We are facing an epidemic of childhood obesity. This isn’t news to anyone. But the facts are frightening. In 2010, more than a third of adolescents and children in the country were obese or overweight – and that’s an alarming trend.
If you have an overweight child, you need to know:
• Overweight children are more likely to grow up with heart disease.
• Young people who are overweight are at risk of developing high blood pressure.
• Overweight adolescents and children are at risk of future joint and bone problems.
• Overweight kids may develop pre-diabetes and be at greater risk of diabetes.
• Obesity in children is associated with increased risk of cancer.
• Overweight children are more likely to be obese adults.
• Overweight children may have low self-esteem and are often targets of bullying.
• Childhood obesity can decrease life expectancy by two to five years.
When your child is overweight, you may be tempted to put him or her on a diet. But this is a very dangerous undertaking.
Children don’t belong on formal diets. Restricting calories in growing children to help them lose weight is really not a good idea. The preferred approach to help a child slim down and become healthier is to make changes for the whole family.
Not only will this help your child feel more included but the whole family should be striving to be healthier anyway.
Children are sensitive and we need to be aware of that when dealing with childhood weight loss. You should not tell your child that he or she needs to lose weight. Such a confrontation increases the risk of doing harm to the child’s mental health.
Here are some ways to help your child become healthier without causing any emotional scarring:
If your child is very young and has a lot of growing left to do, try to maintain the child’s weight as he/she grows rather than focusing on his or her need to lose weight. This way, the child will grow into his/her weight and you won’t be depriving his/her body of needed nutrients.
Focus on increasing fruit and veggie intake for the entire family. Aim for at least five servings of vegetables a day. Take the children to the grocery store with you and let them shop the rainbow in the produce aisle. Better yet, bring them to the farmers’ market and introduce them to the local organic veggie grower.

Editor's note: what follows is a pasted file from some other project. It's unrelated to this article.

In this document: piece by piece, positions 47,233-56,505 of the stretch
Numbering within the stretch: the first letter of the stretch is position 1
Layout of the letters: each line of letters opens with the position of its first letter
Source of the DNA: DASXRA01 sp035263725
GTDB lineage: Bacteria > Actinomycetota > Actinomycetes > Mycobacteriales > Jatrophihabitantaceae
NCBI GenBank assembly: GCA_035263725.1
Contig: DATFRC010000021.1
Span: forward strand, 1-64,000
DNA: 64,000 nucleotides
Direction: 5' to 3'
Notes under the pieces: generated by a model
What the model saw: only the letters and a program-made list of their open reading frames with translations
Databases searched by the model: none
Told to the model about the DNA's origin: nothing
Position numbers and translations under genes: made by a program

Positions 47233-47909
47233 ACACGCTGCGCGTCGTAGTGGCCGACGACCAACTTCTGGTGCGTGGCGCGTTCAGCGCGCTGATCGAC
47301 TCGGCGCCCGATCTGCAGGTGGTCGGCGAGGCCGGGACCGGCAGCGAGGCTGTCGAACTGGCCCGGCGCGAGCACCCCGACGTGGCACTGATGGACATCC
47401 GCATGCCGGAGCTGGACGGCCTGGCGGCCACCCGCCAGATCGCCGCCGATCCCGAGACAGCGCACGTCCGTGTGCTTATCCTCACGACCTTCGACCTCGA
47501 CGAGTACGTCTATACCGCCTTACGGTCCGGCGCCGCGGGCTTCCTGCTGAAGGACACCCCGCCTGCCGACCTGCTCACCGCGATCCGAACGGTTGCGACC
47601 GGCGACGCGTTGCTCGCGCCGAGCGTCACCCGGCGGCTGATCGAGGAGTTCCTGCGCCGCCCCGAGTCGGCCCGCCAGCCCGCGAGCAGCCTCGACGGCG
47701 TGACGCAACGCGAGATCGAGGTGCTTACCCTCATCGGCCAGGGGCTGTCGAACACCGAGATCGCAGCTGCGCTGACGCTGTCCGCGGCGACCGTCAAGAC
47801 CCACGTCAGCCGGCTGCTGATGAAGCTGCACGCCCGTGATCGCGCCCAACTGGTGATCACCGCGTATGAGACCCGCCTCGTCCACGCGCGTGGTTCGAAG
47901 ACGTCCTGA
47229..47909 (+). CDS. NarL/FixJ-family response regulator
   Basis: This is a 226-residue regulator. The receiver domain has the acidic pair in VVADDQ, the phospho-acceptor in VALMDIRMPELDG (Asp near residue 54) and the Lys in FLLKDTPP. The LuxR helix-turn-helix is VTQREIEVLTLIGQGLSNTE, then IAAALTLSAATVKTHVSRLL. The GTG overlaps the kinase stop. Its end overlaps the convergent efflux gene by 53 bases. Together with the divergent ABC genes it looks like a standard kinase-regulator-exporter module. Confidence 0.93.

Do what you can to make a connection between your children and the food you use to nourish them. Then, make it easy for your kids to eat that fresh produce. Prepare the fruits and veggies with healthy dips and leave them in the fridge for easy eating.
Eat at the table. Children who eat the majority of their meals at the table with their family are less likely to be overweight. Make the time to all sit down at the dinner table together as often as possible. Make it a rule that nobody sits in front of the TV to eat.
At each meal, put a pitcher of water on the table and have everyone drink a big glass before eating. Stop buying sodas, sports drinks and other sugary juices. It might be difficult to end the habit of drinking those sugary beverages, but it is so important. Wean the kids off them gradually. If your kids drink four sodas per day, cut that back to three per day one week, two per day the next week, and so on and so forth.
Incorporate physical activity of some sort into your daily routine and make it fun for the whole family. Play a game of Frisbee together or go for a walk around the block. Head to the park and have family running races. Put the emphasis on fun, not fitness—doing so will make it a lot more enjoyable.
Implementing these changes in your lifestyle and the lifestyle of your child will benefit everyone, so embrace them – and hug your kids while you’re at it!
Leanne Ely, C.N.C. is a New York Times bestselling author and the creator of the original Menu-Mailer and the 30 Day Paleo Challenge. Find Leanne at http://savingdinner.com.